The Natural Products Association (NPA) released a new white paper, authored by two former Food and Drug Administration (FDA) regulators, questioning the scientific validity of DNA barcoding. The New York Attorney General used this methodology in his study of herbal supplements, which has still not been released publicly or made available for peer review, and served as the basis for four cease-and-desist orders to dietary supplement retailers.
Daniel Fabricant, Ph.D., the former director of the Division of Dietary Supplement Programs at the FDA and current CEO of NPA, and Corey Hilmas, M.D., Ph.D., NPA’s senior vice president of scientific and regulatory affairs and the former chief of the Dietary Supplement Regulation Implementation Branch at the FDA, authored the white paper.
In the paper, Drs. Fabricant and Hilmas reviewed the appropriateness and fit-for-purpose of DNA barcoding in the absence of a chemical method for botanical authentication. Botanical extracts and highly processed finished products are not expected to have enough intact DNA to isolate a barcode. What’s more, they argue that DNA barcoding methodology is sensitive, leading to false positives, and is not specific enough for the dietary supplement industry to adopt for use in botanical identification.
“Anyone who knows anything about how these tests were conducted knows that the results are going to be fatally flawed,” Dr. Hilmas said. “This white paper released today is a step toward setting the record straight and transparency in the study data. Attorney General Schneiderman’s refusal to release the details of the report’s findings fails to live up to the rigors of scientific scrutiny and good government standards for transparency.”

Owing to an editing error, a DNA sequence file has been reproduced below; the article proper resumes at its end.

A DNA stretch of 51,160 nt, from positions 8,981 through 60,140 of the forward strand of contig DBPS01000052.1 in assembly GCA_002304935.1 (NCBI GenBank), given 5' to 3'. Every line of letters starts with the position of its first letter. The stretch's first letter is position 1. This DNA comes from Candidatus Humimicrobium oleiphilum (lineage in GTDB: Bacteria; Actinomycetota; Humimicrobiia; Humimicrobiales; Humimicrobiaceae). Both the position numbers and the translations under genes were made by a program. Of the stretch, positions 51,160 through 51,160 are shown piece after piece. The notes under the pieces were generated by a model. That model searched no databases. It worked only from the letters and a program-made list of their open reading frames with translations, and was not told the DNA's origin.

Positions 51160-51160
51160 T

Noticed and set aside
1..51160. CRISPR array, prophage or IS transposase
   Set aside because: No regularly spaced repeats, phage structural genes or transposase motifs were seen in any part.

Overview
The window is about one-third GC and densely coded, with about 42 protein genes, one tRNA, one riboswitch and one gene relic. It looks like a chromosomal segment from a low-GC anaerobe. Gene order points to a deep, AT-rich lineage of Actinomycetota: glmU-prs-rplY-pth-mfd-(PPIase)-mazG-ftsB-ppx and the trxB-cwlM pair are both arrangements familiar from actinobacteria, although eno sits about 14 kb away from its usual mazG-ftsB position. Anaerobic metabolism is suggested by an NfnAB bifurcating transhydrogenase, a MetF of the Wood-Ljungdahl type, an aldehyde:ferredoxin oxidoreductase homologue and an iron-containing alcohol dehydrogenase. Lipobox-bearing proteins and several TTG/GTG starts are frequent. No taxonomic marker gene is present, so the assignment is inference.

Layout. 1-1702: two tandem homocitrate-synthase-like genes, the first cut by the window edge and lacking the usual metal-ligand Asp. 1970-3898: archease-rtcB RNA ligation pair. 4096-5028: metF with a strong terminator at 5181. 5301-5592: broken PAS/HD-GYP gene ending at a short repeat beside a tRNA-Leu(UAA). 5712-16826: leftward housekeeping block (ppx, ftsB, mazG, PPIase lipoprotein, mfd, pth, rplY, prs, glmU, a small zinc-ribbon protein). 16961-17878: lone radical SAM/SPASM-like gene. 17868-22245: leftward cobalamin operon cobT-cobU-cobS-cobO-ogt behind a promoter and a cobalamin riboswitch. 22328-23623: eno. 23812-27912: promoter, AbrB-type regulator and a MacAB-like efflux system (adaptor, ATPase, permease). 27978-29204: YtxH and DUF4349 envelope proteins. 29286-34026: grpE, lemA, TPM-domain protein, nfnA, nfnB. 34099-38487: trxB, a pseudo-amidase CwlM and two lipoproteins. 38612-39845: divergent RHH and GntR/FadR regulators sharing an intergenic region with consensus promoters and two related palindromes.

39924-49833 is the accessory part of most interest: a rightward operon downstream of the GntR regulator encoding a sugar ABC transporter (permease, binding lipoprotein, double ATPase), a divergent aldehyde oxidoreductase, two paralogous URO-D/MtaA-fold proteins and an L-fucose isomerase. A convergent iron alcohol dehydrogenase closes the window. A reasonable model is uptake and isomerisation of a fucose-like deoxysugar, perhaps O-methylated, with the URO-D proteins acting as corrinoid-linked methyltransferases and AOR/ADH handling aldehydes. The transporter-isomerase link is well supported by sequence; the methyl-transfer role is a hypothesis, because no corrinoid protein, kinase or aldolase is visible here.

Key arguments presented in the white paper by the association in support of its position include:
- The Attorney General and researcher at Clarkson University need to release the study data out of transparency, scientific validation, and research integrity.
- Researchers at Clarkson University failed to use a confirmatory method such as chemical fingerprinting to rule out the most likely explanation. Failure to obtain DNA evidence does not mean products fail to meet label claims.
- NPA supports chemical fingerprinting using a chromatographic method as the gold standard for botanical extracts and finished products.
- All botanical experts contend that botanical extracts should not contain DNA. Controversial research findings, rebuked by scientific experts, should be open to scientific scrutiny.
- DNA barcoding is not fit for purpose, and, at present, there is no universally accepted DNA barcode or combination of loci for plants in contrast to the animal kingdom.
- Until the study data is made transparent, NPA will continue to question:
- Whether DNA barcoding is fit for purpose for DNA extracts and finished supplements
- Whether DNA sequences in the reference library are tied to voucher specimens
- Robustness of the reference library
- Chain of custody regarding test material and reference standards
- Botanical DNA expertise and certification status of the laboratory chosen to perform DNA analysis by the New York Attorney General
- DNA barcoding is a powerful tool for raw botanical material authentication BEFORE the material has been extracted and processed.
- DNA barcoding involves DNA amplification and is therefore not a quantitative method for determining the level of contaminants in test material.
- Contaminants can be amplified as a result of cross-contamination in the analytical laboratory, obviating the need for an ISO accredited facility.
- DNA barcoding is not sensitive when the selected DNA barcode region in the test material is fragmented and deteriorated.
- Botanical dietary supplements are regulated by the FDA’s Good Manufacturing Practices (21 CFR part 111) (GMPs) for dietary supplements to ensure their identity, strength, purity and composition.